The plot goes roughly like this: Early 1990s Britain. Following the death of his younger brother in the Boer War and the subsequent death from grief of his mother, Henslowe Fisk (Jeremy Northam) has fallen into a ritual of visiting his elderly father, Horatio (Peter O'Toole) every Thursday, despite the fact that the two are emotionally estranged and the visits are invariably trying. The eccentric, curmudgeonly Horatio flatly refuses to discuss his son's death, to which he has adopted an inappropriately flippant attitude, and instead prefers to wax lyrical about his former dog, Wag. Wag, he proclaims, was "one of the seven great dogs" but he ran away one day and never returned. Henslowe takes his reluctant father to a lecture on transmigration of souls where they meet a roguish "conveyancer" called Wrather (Bryan Brown) and local clergyman Dean Spanley (Sam Neill). Intrigued by the Dean's open-mindedness about reincarnation, Henslowe invites him over for drinks with the promise of a rare vintage of the Dean's favourite drink, Tokay wine. The wine, Henslowe discovers, leads the Dean into a dreamlike state in which he begins to recount at length his former experiences as a dog. With the help of Wrather, Henslowe sets about obtaining more of the elusive and expensive Tokay in order to learn more about the Dean's canine past.
New Zealand director Toa Fraser has done a wonderful job of evoking a distinctly British atmosphere and a sense of the period but his major achievement is in keeping a film that is largely set in dining and drawing rooms so enthralling and visually attractive. The images are vibrant and colourful, occasionally punctuated by an unforgettable sight such as an indoor cricket pitch, and the atmosphere that Fraser creates combines that of a comforting Sunday afternoon entertainment with a sense of the otherworldly. Aiding Fraser in his strong direction is Alan Sharp's terrific screenplay, full of carefully deliniated characters and a seemingly endless supply of witty lines. It also builds, in the grand tradition, towards a gripping and heartwarming final act that will surely break down the defences of anyone who has written off the plot as poppycock.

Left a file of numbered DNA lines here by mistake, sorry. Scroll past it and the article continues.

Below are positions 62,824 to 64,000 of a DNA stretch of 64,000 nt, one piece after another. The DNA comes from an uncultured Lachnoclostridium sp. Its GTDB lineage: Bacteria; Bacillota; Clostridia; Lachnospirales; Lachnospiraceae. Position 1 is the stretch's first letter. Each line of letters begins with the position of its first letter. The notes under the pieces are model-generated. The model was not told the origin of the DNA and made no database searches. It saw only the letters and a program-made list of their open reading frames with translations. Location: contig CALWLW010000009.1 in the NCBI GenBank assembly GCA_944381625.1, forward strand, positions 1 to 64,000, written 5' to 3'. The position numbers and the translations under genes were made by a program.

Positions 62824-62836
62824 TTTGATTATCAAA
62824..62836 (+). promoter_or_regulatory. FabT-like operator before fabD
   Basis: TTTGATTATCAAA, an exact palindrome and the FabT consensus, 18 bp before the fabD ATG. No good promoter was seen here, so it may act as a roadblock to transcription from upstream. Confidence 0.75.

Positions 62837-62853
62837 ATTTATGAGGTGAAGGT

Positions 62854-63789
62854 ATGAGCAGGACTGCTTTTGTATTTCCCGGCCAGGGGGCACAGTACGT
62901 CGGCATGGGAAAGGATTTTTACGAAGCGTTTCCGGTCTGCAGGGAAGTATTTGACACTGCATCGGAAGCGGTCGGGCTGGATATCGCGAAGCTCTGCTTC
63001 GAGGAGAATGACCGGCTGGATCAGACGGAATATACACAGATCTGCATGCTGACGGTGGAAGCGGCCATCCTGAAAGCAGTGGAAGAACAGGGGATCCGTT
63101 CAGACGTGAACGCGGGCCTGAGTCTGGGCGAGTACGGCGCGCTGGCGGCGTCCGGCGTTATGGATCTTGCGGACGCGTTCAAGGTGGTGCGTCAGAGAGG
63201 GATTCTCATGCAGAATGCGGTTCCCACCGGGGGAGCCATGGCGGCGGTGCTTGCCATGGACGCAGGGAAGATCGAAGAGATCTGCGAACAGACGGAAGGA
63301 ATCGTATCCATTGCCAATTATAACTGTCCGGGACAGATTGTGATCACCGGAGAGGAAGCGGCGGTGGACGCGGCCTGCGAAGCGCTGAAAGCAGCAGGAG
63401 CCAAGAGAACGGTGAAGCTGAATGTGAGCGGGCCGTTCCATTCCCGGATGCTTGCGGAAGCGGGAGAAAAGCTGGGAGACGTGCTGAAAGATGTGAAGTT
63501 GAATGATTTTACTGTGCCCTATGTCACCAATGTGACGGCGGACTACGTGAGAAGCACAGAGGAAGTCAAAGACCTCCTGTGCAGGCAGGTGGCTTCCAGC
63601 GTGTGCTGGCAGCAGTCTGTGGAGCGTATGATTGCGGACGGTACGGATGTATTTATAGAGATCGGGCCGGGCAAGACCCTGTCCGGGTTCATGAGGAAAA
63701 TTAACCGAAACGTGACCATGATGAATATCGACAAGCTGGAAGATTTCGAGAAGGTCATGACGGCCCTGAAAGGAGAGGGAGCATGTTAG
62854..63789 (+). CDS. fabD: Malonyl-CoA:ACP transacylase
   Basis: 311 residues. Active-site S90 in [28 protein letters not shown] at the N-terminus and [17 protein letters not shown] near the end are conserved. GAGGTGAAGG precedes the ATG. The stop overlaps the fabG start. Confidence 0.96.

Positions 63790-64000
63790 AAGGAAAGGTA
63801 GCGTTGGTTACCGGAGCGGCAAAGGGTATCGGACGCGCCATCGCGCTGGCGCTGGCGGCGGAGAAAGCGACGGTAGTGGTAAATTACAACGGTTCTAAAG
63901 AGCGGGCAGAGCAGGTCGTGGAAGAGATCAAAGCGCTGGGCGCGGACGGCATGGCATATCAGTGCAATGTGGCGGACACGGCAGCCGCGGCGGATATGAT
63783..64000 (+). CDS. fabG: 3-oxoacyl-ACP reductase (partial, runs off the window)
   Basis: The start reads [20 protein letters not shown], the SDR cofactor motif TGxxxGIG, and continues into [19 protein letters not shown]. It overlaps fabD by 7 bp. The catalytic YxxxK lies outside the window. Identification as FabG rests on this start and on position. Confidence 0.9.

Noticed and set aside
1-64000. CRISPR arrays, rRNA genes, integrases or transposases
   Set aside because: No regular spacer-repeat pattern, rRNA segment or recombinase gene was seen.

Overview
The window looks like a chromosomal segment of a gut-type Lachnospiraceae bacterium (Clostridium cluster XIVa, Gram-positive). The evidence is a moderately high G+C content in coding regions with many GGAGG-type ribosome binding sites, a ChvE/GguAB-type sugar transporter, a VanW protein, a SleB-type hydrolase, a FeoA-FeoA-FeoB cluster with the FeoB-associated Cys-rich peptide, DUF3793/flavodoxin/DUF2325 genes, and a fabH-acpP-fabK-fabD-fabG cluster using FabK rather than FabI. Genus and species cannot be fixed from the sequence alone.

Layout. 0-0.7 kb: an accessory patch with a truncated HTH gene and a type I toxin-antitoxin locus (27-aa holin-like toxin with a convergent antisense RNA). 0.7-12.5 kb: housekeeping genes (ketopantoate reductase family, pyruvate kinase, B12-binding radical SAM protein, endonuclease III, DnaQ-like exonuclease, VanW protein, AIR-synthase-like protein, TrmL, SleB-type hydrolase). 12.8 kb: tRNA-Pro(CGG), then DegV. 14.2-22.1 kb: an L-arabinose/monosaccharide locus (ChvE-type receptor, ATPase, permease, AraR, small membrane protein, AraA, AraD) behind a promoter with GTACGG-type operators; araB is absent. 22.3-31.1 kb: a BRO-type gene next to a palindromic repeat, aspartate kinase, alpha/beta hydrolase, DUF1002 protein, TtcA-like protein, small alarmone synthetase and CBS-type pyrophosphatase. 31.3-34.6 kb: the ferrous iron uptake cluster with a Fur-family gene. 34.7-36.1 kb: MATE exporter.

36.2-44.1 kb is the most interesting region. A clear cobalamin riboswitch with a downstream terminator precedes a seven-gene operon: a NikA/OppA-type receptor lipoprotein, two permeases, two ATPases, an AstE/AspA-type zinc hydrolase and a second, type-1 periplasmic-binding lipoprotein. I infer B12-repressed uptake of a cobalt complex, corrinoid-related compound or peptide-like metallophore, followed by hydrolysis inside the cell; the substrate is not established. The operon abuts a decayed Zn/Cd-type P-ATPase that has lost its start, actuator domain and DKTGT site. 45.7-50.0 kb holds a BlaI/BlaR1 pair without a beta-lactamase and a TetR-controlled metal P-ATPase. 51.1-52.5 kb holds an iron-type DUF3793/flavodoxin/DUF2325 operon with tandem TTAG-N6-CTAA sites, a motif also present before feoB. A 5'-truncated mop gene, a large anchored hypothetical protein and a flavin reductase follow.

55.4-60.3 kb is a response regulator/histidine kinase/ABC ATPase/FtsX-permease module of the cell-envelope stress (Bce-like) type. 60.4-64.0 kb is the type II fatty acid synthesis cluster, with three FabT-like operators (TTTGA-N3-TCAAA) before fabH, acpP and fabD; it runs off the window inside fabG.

As befits a film of such divergent stylistic qualities, Dean Spanley's cast are a varied set of actors whose unique styles marry together into something beautiful. Jeremy Northam is a strong anchoring presence as the story's straight-man and facilitator and graciously allows his co-stars to dominate their respective scenes. Not that Peter O'Toole gives him any choice! O'Toole snatches scenes all over the film with his scenery-chewing performance. Boorish, rude and loudly opinionated, O'Toole's character gives him the chance to have enormous fun while also hoarding most of the best lines. Despite the broadness of the performance, O'Toole's interpretation of the character is entirely fitting. This is a man who hides his true emotions beneath an act, so boisterous theatricality was surely the right way to go. In the climactic scenes we discover the hidden depths of the character and O'Toole's acting, by now reduced mostly to facial expressions, is phenomenal. At the eleventh hour, he gives us a glimpse of the fully-rounded character he has secretly been portraying all along.